“Second Molars” by Bailey Gaylin Moore

Issue 82 Cover shows Chris Bovery print of a bridge in pink and blue with Willow Springs in decorative font.

Found in Willow Springs 82

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YOU LOOK MATURE FOR FOURTEEN: high cheekbones, arched brows, classic face muddled from dark makeup. When your older brother's friends smile in your direction, he gives them a steady eye, mouth firm with warning. And when your mother sees men glance in your direction, she reminds you of your age, patting the crown of your dirty blonde head like she did when she said goodbye on your first day of kindergarten.


Swat her hand away, just as you did on that first day of kindergarten. It's okay, you tell her, drawing on thicker eyeliner the next morning to hide your age. Thicker eyeliner to impress older friends, friends like Jillian, cigarette hanging out of her mouth, fists raised against the world. Thicker eyeliner to make boys sitting on high school hall­way vents look at you the same way as the men your mother warned you about.



VAGINA DENTATA, /v 'd3am drn'te1t / [< Latin dentata, adj., having teeth, toothed]

n. (Cultural Anthropol. and Psychol.)

  1. A vagina equipped with teeth occurring in myth, folklore, and religion. Vagina Dentata symbolizes fear of castration, the dangers of sexual intercourse, of birth or rebirth, etc. Makes penis either: 1. shrunken, afraid, or 2. altogether obsolete. Additionally, Vagina Dentata gives new meaning to Tupac's words, I ain't a killer, but don't push me. Revenge is the sweetest joy next to getting pussy.



IN 2010, Dr. Sonnet Ehlers created Rape-aXe condoms to combat overwhelming rape statistics in South Africa. The toothed condom will latch onto a future attacker, jagged teeth clenching down harder if he pulls out of his victim. In an interview regarding distributing Rape­ aXe condoms throughout the continent, a Ugandan representative for Disease Control and Prevention told  CNN, "The fears surrounding the victim, the act of wearing the condom in anticipation of being assaulted, all represent enslavement that no woman should be subject to."


And if his intentions are pure, thoughts of Rape-aXe condoms may cause faltering breaths even if she only says, Well, just the tip. Momentary in comparison to the indefinite female anticipation, anticipation being the way she gauges potential trust in men she will meet, perhaps in men she may already know—in any man she habit­ually lowers her head to while passing by on the street. Her history of unnamed enslavement.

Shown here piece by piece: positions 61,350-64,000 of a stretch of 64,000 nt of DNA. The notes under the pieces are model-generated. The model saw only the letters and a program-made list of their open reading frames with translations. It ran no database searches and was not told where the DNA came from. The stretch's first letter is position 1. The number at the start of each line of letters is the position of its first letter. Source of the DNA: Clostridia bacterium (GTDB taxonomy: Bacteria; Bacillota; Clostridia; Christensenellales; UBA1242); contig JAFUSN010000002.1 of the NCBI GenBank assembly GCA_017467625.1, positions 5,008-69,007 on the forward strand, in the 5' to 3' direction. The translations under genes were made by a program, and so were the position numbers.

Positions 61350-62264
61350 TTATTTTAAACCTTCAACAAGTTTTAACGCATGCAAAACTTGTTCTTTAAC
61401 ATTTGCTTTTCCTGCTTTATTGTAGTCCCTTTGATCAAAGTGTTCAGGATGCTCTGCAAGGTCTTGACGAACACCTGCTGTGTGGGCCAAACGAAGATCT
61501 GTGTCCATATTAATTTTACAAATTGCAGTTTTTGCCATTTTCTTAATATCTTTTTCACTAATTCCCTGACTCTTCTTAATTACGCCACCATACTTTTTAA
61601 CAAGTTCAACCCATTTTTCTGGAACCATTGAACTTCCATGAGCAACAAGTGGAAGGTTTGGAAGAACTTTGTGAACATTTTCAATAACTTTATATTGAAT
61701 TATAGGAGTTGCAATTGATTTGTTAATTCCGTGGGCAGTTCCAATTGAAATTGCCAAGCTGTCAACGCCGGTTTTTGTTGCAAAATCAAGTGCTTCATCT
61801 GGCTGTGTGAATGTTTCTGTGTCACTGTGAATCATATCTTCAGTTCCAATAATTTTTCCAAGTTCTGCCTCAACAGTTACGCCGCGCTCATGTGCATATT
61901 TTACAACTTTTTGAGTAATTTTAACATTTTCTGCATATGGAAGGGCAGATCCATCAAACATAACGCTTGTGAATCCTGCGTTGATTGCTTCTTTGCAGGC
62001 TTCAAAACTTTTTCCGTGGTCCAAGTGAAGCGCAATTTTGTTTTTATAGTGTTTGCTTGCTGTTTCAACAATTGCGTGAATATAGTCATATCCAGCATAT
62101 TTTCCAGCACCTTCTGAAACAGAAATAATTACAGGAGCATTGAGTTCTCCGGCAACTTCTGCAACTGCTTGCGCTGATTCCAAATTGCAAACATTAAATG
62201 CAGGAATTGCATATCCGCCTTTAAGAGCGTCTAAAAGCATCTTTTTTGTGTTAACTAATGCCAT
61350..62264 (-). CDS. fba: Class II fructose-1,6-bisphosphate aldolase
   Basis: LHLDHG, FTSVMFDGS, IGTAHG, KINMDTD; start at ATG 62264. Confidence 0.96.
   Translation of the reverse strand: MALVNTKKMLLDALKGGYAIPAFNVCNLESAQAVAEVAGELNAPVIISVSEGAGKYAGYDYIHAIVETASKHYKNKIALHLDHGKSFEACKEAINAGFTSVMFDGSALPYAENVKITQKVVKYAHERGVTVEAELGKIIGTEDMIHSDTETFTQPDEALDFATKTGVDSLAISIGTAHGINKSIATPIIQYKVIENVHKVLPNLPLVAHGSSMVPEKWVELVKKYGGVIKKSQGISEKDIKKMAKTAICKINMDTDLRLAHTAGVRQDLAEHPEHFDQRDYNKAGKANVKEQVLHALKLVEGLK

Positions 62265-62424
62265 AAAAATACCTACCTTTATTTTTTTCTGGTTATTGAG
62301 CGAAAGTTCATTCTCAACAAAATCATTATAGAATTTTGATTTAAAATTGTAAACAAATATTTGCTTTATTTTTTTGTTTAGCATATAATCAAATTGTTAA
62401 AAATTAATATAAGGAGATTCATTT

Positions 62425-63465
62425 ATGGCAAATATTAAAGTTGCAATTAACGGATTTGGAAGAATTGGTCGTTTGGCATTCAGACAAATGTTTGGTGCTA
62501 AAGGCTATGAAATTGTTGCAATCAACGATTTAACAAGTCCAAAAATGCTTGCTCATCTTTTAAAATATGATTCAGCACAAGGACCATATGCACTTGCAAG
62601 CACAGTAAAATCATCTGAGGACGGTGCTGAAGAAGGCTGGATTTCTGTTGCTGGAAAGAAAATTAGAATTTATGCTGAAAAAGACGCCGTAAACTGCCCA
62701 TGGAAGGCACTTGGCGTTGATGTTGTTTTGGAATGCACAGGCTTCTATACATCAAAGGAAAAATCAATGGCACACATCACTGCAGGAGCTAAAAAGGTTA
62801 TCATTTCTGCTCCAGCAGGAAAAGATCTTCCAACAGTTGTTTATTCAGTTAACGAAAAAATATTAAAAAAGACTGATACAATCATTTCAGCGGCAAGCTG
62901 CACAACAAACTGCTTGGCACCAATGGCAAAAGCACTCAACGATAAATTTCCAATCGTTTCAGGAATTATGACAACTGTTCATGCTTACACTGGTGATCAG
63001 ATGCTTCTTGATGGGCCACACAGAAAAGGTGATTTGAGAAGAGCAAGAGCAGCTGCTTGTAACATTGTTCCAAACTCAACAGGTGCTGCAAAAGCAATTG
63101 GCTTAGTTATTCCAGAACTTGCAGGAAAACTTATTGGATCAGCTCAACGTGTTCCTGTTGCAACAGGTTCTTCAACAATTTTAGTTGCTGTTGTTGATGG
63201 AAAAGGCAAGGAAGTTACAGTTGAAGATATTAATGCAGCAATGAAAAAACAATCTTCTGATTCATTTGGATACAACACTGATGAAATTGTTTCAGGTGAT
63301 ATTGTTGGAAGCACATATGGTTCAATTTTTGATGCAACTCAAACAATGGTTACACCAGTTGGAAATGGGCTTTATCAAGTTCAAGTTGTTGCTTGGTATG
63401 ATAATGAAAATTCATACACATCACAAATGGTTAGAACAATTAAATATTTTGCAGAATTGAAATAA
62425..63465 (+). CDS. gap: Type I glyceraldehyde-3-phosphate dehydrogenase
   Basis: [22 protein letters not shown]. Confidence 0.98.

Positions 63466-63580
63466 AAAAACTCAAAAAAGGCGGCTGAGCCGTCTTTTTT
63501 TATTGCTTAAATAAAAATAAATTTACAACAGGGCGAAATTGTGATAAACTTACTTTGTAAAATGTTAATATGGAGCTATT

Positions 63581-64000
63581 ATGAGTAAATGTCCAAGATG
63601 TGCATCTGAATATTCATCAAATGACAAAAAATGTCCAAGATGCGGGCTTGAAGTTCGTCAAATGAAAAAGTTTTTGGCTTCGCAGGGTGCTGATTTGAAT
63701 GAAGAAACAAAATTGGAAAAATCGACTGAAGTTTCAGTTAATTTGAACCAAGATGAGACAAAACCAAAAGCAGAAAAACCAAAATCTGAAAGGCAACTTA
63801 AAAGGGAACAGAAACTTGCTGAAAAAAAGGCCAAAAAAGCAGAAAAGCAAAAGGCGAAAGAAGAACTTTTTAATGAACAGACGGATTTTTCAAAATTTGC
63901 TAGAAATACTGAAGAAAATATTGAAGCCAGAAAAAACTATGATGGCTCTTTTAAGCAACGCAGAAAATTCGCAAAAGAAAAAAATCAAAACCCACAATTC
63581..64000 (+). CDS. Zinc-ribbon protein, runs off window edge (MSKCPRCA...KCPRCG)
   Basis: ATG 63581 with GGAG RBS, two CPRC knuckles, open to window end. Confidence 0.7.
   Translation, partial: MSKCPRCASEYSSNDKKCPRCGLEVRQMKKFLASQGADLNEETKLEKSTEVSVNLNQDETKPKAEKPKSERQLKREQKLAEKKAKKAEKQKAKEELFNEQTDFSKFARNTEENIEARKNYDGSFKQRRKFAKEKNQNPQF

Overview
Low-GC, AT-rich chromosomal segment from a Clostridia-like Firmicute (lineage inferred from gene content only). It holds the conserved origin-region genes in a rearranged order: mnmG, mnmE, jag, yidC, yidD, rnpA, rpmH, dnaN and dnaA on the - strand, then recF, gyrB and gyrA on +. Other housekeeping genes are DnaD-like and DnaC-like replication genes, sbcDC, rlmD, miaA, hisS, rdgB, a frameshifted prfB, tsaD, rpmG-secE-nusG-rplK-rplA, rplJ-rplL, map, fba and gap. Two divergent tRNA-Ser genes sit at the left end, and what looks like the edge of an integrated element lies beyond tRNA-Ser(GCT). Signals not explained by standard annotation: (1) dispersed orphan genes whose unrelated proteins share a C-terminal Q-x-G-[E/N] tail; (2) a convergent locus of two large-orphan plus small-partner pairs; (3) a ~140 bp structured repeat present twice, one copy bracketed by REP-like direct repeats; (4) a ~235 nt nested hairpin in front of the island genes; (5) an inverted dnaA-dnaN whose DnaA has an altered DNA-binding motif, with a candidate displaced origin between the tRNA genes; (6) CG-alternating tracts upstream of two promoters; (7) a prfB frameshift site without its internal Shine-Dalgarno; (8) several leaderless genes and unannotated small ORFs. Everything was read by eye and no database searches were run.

CANINE, /'kemAml, [< Latin caninus, < canis dog]

n. (Anat. and Physiol.)

  1. Strong pointed teeth, one situated on each side of the upper and lower jaw between the incisors and the molars. Predatory teeth––teeth to tear food. Teeth to bite back hard.


  1. Supposes an appetite, supposes hunger: voracious, greedy, as that of a dog.



BRANSON, MISSOURI: Jillian buys cigarettes at a gas station with a tourist tax rate. You try a puff while she calls your mother pretending to be a parent chaperone on a trip just close enough from home. You hear her voice on the other end—Sounds like fun, she says. You unclench your jaws and breathe in the smoke.


When you return, your mother will ask about all the fun adven­tures you had: Waltzing Waters, Celebration City, perhaps Andy Williams singing "Moon River"—performances that will die within a decade. Branson's ghosts will leave behind chipped bright mansions and fallen neon signs, remnants of your childhood calling out in the night.


Instead of watching Andy Williams sing "Moon River," you go to a crusty hotel room off the strip. Jillian invites men who tell you how you look pretty in your red dress, men who ask how old you are, talking with Budweiser cans clutched in too-large hands. You say, I don't know how old I am, laughing through gritted teeth.



1926 — J. I. Suttie tr. S. Ferenczi Further Contrib. Psycho-anal. xxxii. 279. "Anxiety in regard to the mother's vagina (vagina dentata = birth anxiety)."



WHILE SIGMUND FREUD SHIFTS in his sleep, he dreams of his mother telling him to clean


He dreams of his mother, a castrated woman, a woman smiling with her front teeth.


Sigmund Freud's mother says, Do your homework, do your math equations.

He dreams of his mother, tucking him into bed—tight,


He dreams of his mother carrying him with            her     hip out,

his      father

touching the arch

of      her     back.

His mother. All boys dream of      their mother,

Sigmund Freud says.

He dreams of his mother, the head of Medusa, laughing­ snaked-hair wild, their teeth

alive, teeth snapping.

Sigmund Freud dreams of his mother.



MOLAR, /'mouler/, [< classical Latin moladris grinding tooth < mola millstone]

n. (Anat. and Physiol.)

  1. Each of the grinding teeth at the back of a mammal's mouth, typically having a broad occlusal surface and cusps, crescents, or ridges; a molar tooth, a grinding tooth, a tooth that grinds.



MILLSTONE, /'mil,ston/, [Cognate with or formed similarly to West Frisian molestien, Middle Dutch molensteen (Dutch molensteen), Old Saxon mulinsten (Middle Low German m8lensten), Old High German mulinstein, mulstein (Middle High German mulstein, Ger­ man Muhlstein), Norwegian (Bokmal) mollestein, Danish mollesten < the Germanic base of mill n.l + the Germanic base of stone n.]


  1. Either of a pair of circular stones which grind corn by the rotation of the upper stone on the lower (or nether) one.
  2. (fig.)
  3. A heavy and inescapable burden or responsibility; esp. in "a millstone round one's neck."



THE  LIGHTS ARE OUT, the red dress and Jillian gone. You're on the floor. One of the men is behind you breathing in your ear, whispering how your breasts look nice—young with perk. Nothing ever looks nice in the shadows, you think, and this is the one truth you will carry, the only certainty to hold onto, as you grow older. In the periphery, Branson's lights will fade along your side.